July 15, 1947 (20th Parliament, 3rd Session)


Richard Langton Baker


Yes. A report is made to the house from time to time. It is a continuing activity which, of course, would

be 'different from the procedure here in Canada. Provision is made that-and I read from the act:
A report of a boundary commission under this act showing the constituencies into which they recommend that auy area should be divided shall state, as respects each constituency, the name by which they recommend that it should be known, and whether they recommend that it should be a parliamentary county or division of a parliamentary county or a parliamentary borough or division of a parliamentary borough.
Then the secretary of state lays the recommendation before parliament together with the statement of 'the reasons for the modifications which are indicated. Then the draft is approved by resolution of each house of parliament. That, commission is one which is above partisanship. Parliament still rules; parliament still controls; bub parliament would no't act unfairly against, a political opponent. If the recommendation of this committee were to the effect that a certain change should be made, it would adopt it even though it might be helpful to an opponent. The commission is composed of the Speaker of the House of Commons, who is chairman of all four commissions. The commission for England consists of the chairman, the registrar general, the director general of the ordnance survey and two other members, one appointed by the secretary of state and the other by the minister of health; and no member of the House of Commons or of either house of parliament of Northern Ireland is permitted to act on such committee. The purpose there is simply to do away with this decennial fight which 'takes place over the question of redistribution. Over and over again, as one reads the record, one can only be dtruck by the fact that there have been wrongs done in the past. But the Prime Minister, over and over again, when wrongs were done, was one who loudly protested and took a stand on behalf of those better things which I ask him on this occasion to carry into effect in connection with the present measure.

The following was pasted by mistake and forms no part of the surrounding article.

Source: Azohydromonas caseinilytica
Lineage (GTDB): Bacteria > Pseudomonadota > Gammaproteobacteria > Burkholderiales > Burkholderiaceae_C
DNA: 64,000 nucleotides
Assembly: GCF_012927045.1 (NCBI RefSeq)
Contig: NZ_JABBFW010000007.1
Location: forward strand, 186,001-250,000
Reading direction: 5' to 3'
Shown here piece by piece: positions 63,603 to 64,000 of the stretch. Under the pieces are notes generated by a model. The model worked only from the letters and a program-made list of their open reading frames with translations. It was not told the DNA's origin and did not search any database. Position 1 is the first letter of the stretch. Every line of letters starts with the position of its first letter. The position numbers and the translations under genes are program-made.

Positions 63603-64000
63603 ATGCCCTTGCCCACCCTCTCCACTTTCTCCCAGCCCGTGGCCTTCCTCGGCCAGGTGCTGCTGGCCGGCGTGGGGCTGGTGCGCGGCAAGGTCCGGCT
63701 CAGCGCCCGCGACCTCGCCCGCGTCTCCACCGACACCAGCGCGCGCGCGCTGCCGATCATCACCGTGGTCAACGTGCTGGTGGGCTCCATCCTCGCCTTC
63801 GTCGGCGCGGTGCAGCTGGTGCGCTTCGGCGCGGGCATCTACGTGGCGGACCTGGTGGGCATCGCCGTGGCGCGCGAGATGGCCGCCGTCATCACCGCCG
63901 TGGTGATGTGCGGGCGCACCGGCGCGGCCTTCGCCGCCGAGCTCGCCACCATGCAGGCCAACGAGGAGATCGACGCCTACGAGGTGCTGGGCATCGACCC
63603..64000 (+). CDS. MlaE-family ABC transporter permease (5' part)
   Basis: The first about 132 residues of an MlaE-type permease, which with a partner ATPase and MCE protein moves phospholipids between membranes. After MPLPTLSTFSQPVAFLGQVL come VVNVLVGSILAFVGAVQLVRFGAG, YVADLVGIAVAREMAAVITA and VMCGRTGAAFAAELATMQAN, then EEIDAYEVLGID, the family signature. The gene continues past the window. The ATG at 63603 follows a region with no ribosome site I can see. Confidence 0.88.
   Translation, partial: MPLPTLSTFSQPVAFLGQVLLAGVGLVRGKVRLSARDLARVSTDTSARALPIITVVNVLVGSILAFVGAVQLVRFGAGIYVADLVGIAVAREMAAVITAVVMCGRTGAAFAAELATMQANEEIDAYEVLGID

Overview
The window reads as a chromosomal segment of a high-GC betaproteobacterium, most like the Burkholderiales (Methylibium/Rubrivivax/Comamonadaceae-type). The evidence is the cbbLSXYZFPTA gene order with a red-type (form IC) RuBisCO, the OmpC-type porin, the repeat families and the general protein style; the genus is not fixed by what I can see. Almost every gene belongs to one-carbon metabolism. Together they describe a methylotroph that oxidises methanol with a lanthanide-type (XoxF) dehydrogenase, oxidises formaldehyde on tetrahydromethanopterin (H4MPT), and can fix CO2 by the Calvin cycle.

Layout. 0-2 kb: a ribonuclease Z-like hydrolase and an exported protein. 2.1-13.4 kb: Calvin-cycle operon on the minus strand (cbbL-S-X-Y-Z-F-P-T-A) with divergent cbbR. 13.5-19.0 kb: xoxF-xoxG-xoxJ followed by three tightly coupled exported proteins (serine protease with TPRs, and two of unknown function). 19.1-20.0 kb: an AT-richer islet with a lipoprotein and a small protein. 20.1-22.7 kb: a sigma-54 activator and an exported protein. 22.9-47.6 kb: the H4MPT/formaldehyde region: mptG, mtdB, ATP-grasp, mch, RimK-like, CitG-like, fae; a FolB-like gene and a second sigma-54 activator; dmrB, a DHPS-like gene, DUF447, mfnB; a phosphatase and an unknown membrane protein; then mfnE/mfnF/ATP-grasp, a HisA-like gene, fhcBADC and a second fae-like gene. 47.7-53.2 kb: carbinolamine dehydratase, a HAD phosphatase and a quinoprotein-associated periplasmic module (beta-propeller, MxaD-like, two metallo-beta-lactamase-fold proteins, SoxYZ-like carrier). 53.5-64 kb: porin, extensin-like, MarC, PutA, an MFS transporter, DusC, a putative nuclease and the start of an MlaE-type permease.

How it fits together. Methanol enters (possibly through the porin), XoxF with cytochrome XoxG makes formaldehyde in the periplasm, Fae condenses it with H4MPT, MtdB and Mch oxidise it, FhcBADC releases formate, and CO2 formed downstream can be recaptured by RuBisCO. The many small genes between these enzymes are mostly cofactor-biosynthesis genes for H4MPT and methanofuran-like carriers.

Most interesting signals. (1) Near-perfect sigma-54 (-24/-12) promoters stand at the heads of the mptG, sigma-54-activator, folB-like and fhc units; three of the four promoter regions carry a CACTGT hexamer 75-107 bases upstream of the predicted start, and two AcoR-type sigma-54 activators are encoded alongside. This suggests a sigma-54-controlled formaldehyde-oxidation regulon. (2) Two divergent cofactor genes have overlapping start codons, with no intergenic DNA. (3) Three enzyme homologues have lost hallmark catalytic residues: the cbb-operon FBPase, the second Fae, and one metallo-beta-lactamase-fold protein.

I do not intend, sir, to follow an acrimonious method. I shall place 'the facts before the Prime Minister, through you. The first fact I place before the committee is this. While in certain constituencies there is little or no interest on the part of the electors, by-elections take -place such as the one yesterday and only a small proportion of the people entitled to vote cast their ballots.

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